Is playing a villain a new thing for you?
Completely new. And I said that to Joss! Last night, we were wrapping up my last scene. I was just having so much fun playing this role. He’s just deliciously mean, trying to thwart his brother’s happiness and foil the wedding in the play. We had finished a take, and I walked off and I was sort of sitting there smirking with Joss, and he’s like, “You’re such a dick.” It’s so much fun to be a dick because I’ve never been a dick! He’s like, “Are you kidding me? You do dick well.” I was like, “No, it’s the first time.” He’s smart, he’s not just mean. He’s setting up all of these misunderstandings and planting all of these seeds of deception, and he’s just so mischievous, but in such a calculated, intelligent way. That was really, really fun to play.

How is this updated? What’s the vibe like of the movie?
It does feel contemporary. The direction we were getting from Joss was to make it was real, especially with the language, not to be big and Shakespearian, but to bring it in and be intimate and bring it as close to a realistic way of speaking as we could. And Joss’ house is just magnificent. Not ostentatious by any means, but just a maze of halls and so many different bedrooms and this pool that overlooks the Santa Monica mountains. It’s gorgeous, just the most perfect setting. Everybody who was there, so desperately wanted to be there and you felt that. It really felt like we were doing something great. So I’m excited.

Interview by Tanner Stransky

ENTERTAINMENT WEEKLY: Joss told me he had done a reading of the play with you and Alexis. Do you remember when that was?
AMY ACKER: I feel like it was maybe three years ago? Somewhere around that time.

And he’s been doing these for a while?
Yeah, since even before I met him. When I came on to Angel, which was a long time ago, he had already been doing them for awhile. For several years we would do, like, them every month, and then we’ll go three years and not do one. Then he would bring everybody back and kind of get on a roll with it again. There’s usually a group of people whose always there, and then he picks up new people each time.

When did you get the call that he’d be doing Much Ado About Nothing as a film?
I think it was about three weeks before we started. Maybe two-and-a-half. I know when Clark Gregg decided that he was going to do it, there had been some other people who were maybe going to play that part, and then they had conflicts that came up, so he kind of came in and saved the day at the end. He was like, “Well I only had four days to learn all of the lines,” and I was like, “Yeah, we all found out last week, so don’t feel too bad.” [Laughs]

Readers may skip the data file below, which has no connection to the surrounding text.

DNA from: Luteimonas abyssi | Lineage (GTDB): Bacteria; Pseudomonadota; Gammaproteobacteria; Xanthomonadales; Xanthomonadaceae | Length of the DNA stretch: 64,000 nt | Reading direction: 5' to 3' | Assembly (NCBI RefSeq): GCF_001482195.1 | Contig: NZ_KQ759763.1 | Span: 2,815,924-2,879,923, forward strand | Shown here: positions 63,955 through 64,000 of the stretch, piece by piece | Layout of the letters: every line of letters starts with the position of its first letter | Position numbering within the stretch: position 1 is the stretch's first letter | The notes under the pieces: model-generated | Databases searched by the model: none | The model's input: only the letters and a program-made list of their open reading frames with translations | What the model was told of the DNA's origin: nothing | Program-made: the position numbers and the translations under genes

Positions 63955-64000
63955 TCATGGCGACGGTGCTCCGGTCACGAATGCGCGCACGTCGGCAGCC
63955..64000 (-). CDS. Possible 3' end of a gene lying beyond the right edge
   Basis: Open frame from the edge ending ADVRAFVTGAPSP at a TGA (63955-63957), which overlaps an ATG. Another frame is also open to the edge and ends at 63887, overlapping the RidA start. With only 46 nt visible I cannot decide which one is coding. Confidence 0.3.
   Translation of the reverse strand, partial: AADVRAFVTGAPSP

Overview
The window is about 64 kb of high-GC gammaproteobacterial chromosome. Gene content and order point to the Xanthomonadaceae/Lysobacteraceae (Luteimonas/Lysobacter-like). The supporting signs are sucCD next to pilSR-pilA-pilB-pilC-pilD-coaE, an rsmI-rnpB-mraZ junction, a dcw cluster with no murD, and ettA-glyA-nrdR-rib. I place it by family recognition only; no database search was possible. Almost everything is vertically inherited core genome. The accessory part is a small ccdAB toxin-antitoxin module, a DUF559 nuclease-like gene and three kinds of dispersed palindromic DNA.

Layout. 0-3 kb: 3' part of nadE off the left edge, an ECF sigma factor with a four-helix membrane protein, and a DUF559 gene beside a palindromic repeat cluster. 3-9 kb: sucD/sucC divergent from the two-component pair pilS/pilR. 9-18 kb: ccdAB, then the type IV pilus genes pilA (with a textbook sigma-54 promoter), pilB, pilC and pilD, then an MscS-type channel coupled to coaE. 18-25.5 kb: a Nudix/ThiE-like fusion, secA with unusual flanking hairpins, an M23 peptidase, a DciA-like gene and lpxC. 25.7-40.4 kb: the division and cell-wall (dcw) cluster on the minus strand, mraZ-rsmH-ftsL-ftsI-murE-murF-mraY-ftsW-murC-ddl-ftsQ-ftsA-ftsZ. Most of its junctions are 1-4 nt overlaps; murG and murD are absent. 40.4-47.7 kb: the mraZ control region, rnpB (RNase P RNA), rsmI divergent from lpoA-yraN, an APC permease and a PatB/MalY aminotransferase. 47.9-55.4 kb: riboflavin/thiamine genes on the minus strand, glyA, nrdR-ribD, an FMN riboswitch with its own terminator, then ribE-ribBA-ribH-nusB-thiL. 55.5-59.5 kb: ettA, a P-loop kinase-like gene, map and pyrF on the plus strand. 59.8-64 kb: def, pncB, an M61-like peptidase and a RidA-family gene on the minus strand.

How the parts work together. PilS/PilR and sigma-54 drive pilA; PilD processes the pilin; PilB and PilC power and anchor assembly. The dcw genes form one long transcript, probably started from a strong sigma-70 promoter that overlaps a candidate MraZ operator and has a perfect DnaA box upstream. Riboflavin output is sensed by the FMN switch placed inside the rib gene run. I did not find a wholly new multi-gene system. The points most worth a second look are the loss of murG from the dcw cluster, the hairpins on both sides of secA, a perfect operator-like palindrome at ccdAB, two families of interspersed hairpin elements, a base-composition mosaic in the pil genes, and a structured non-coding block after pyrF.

Do you know who was going to be playing Leonato before Clark?
Anthony Head.

What went through your head when you got the call. That was the end of September?
Yeah, right towards the end of September. I mean, first of all I was like, “Sure, that sounds awesome!” Alexis and I met with Joss maybe one or two times right after we decided that we were doing it, and then we rehearsed kind of the week before. But when we showed up the first day, I was like, “Oh, this is a real movie!” We didn’t quite know what it was going to be, and seeing all of the trucks and the lights and everything, everyone was kind of like, “Oh, we really are doing a movie!”

How did Joss explain keeping this a secret?
Well, he basically just said, “We’re not going to tell anyone until we finish.” Luckily since everyone was scrambling to learn their lines and figure out what the heck they were doing, no one really had time. I think it was mostly making sure Nathan didn’t tweet about it. That’s how all news in the world seems to spread. [Laughs]

What were those 12 days like? Anything really stick out?
Oh geez, the whole thing was really awesome. I mean, it was all my favorite people, so we were all just hanging out in their amazing house, and we just kind of had to keep reminding ourselves that, “Oh wait, we’re actually working!” It just kind of felt like a big 12-day party.

What was the look of the film? How did it all look?
The costume designer went shopping in all of our closets, and she just sort of chose. We are all wearing our own clothes, and then she kind of added little pieces here and there.

Did you conclude filming yesterday? The website is already up…
Yeah. I think they had [the site] ready on Saturday, when we were shooting. From what it looks like, I wasn’t actually filming at the end of the day yesterday, so I wasn’t there, but it seems like they must have posted it the second they wrapped the film.

Why do you think Joss did this film, and did it so quickly?
I thought it was just because he was super cool. I think his wife and him were going to Italy for a vacation, and then she was kind of like, “Why don’t you just shoot that movie you’ve been wanting to do instead?” So, that’s sort of why it happened now. She’s kind of just really amazing. She built the house that it shot in. You know, she just kind of makes stuff happen. If Kai says something, then she like, actually does it every time.

Wait, Kai designed the house?
Yeah, she’s an architect. She built it and designed it and decorated it and everything. Pretty much you could just film the house without all of us talking in it, and it would be a really great movie.

What kind of style?
I’m not sure if it’s from France or Italy, but everything is old and warm and it’s just the most welcoming place ever.

(Shaunna Murphy contributed to this report)

Follow Adam on Twitter @adambvary

Original Interview at Entertainment Weekly

Sean Maher Tells Redeye He is Happier Than Ever

10 October 2011 Leave a comment

Out in every way, Sean Maher is happier than ever

By Curt Wagner RedEye
October 2, 2011

Sean Maher’s role in “The Playboy Club” seems to have been tailor-made as a platform from which he could come out publicly as gay.